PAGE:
For people who say they never believe what they read in the newspapers,a Yale researcher found the reality is something different. In twostudies published in the journal Psychological Science, Yale Ph.D.candidate Victoria Brescoll and Marianne LaFrance, a professor ofpsychology at Yale, found that political ideology influences how thepopular press reports research findings. The second study showed thatreaders beliefs and attitudes are affected by what they read in thenewspaper.
"The fact that politics may influence sciencereporting is somewhat unsettling," Brescoll and LaFrance said. "More tothe point, when people read articles about science, they trust theinformation more precisely because they are reading about science."
The goal of the first study was to determine hownewspapers report scientific studies about differences based on gender-- specifically whether they say the finding supports the idea that menand women are biologically different, or whether they say thedifference is due to social experience.
LaFrance and Brescoll looked at a representativesample of the top 50 newspapers in the country, based on circulation,for articles reporting a scientific finding of a difference inresponses between men and women. They then assessed how each newspaperreported the cause of the difference. Their measures included thenewspaper's political stance, based on who they endorsed inpresidential elections, and on their attitudes toward gender, based ontheir position on admitting women to military institutes. According tothe study, newspapers that tended to be more politically conservativealso tended to report a biological basis for differences between menand women.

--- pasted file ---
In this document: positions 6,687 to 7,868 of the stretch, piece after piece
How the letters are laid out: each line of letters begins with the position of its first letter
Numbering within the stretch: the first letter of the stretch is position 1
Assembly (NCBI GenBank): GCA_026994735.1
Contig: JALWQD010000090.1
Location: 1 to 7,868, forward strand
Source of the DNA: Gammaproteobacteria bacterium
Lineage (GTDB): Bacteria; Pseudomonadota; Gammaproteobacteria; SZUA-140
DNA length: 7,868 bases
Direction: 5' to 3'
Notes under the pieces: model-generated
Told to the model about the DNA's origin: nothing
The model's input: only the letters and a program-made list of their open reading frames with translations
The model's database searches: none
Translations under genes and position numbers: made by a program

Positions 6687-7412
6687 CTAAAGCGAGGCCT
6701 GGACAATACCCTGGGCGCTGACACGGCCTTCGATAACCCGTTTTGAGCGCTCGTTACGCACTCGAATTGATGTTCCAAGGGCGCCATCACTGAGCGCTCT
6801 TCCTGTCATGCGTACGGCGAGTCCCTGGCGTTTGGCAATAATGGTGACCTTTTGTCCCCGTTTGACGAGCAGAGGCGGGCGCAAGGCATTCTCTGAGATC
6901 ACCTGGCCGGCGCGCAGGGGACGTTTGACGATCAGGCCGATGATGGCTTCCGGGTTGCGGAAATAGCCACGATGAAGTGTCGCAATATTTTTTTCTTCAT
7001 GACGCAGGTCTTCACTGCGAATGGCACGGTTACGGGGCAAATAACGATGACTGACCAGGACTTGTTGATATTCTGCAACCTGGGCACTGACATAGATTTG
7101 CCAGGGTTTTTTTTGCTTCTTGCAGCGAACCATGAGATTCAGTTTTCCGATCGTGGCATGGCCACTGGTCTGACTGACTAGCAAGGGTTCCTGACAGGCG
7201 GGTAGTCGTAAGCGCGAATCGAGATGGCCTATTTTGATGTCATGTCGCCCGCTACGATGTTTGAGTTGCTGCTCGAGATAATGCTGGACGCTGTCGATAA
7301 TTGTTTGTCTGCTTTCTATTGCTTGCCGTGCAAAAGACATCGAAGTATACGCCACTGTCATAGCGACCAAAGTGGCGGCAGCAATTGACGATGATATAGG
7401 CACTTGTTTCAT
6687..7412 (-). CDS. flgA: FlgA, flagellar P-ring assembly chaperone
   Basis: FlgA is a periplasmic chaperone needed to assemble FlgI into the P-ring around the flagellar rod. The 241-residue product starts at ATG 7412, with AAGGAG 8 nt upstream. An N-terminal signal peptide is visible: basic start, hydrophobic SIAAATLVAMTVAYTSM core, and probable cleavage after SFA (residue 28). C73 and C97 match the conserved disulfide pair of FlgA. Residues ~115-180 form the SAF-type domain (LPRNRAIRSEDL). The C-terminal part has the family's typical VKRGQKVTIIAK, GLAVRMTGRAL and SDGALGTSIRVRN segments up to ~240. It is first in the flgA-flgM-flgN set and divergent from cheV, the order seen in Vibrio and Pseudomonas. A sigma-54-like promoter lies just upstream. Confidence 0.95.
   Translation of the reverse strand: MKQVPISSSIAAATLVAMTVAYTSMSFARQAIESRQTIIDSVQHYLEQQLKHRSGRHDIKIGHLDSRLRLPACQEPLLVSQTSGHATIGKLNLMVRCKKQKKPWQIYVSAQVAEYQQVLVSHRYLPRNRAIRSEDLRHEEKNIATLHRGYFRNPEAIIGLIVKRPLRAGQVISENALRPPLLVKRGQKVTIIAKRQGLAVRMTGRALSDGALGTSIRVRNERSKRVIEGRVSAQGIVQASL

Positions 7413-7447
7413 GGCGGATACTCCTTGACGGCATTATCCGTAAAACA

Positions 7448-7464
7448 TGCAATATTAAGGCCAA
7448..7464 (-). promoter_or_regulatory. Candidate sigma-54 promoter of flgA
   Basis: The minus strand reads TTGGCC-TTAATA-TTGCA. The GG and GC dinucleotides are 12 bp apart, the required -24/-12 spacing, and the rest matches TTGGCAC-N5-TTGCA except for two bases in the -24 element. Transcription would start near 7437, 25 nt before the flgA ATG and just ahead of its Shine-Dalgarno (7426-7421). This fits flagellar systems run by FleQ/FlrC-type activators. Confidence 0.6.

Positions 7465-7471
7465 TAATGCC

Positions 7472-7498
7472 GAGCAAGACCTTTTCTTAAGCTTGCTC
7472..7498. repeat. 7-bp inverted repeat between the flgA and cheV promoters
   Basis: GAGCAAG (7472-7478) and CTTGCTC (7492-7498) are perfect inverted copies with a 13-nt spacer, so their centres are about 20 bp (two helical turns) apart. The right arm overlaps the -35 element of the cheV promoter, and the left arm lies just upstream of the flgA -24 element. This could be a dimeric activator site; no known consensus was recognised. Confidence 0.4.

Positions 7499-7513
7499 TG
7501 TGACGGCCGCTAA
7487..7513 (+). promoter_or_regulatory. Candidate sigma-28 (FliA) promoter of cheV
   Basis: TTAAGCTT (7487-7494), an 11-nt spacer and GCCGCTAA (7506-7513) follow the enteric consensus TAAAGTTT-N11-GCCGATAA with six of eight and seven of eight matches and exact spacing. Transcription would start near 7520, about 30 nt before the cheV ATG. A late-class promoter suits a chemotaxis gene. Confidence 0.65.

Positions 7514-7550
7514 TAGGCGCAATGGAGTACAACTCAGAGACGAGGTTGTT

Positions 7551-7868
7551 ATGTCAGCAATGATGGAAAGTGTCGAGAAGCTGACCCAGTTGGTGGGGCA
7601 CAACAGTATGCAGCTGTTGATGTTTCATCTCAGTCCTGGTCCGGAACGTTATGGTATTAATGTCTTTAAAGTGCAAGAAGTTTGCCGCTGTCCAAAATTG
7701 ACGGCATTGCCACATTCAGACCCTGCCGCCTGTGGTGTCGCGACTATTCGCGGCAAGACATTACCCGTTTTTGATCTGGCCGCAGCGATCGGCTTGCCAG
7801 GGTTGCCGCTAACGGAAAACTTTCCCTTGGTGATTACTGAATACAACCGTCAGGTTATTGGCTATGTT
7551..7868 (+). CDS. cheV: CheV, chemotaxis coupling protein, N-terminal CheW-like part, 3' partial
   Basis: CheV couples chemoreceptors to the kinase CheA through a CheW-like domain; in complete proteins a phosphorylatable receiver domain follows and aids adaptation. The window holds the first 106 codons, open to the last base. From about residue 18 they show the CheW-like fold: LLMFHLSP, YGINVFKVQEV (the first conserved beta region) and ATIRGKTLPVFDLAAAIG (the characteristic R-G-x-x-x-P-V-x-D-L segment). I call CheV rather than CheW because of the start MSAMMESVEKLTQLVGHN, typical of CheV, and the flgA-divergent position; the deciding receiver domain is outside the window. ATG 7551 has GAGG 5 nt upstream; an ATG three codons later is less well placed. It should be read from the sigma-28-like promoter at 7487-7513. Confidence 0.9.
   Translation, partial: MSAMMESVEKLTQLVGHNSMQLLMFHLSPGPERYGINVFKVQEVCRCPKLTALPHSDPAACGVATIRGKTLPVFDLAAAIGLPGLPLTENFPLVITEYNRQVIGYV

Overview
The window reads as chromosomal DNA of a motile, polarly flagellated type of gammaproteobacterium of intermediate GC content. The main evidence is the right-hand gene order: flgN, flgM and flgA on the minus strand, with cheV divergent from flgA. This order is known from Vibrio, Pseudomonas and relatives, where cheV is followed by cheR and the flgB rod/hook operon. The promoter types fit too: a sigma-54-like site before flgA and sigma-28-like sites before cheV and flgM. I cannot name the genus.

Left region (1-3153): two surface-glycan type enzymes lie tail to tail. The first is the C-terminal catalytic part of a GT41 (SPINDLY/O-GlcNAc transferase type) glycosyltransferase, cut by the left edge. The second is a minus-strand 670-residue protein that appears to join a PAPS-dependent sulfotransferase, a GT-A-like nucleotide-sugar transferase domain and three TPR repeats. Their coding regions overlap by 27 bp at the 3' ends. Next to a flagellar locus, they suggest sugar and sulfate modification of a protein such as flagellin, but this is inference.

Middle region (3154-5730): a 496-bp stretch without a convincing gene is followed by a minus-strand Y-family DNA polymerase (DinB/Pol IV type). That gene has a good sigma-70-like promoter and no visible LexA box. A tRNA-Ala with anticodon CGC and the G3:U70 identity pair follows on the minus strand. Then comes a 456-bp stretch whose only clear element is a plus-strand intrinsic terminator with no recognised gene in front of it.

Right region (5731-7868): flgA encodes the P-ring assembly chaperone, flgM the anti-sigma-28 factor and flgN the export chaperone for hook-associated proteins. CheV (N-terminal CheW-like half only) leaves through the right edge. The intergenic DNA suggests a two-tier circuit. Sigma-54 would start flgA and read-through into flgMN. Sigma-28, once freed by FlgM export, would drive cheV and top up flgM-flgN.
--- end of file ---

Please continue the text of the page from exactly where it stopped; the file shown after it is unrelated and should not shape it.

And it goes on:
In the second study the researchers draftedfictional news stories about gender differences on a gender neutraltopic, identifying plants. Some of the stories said men or women werebetter at identifying plants because of their natural abilities, whileothers said men or women were more skilled at identifying plantsbecause of how they were socialized. The readers tended to believewhatever bias was represented in the fictional news story.
"What this told us is that when people readnewspaper explanations for sex differences, they may accept theexplanations as scientifically true rather than understand theexplanations provided by the newspaper stem from its political stance,"LaFrance said.
Temporarily available at http://www.sciencedaily.com/releases/2004/09/040909075607.htm
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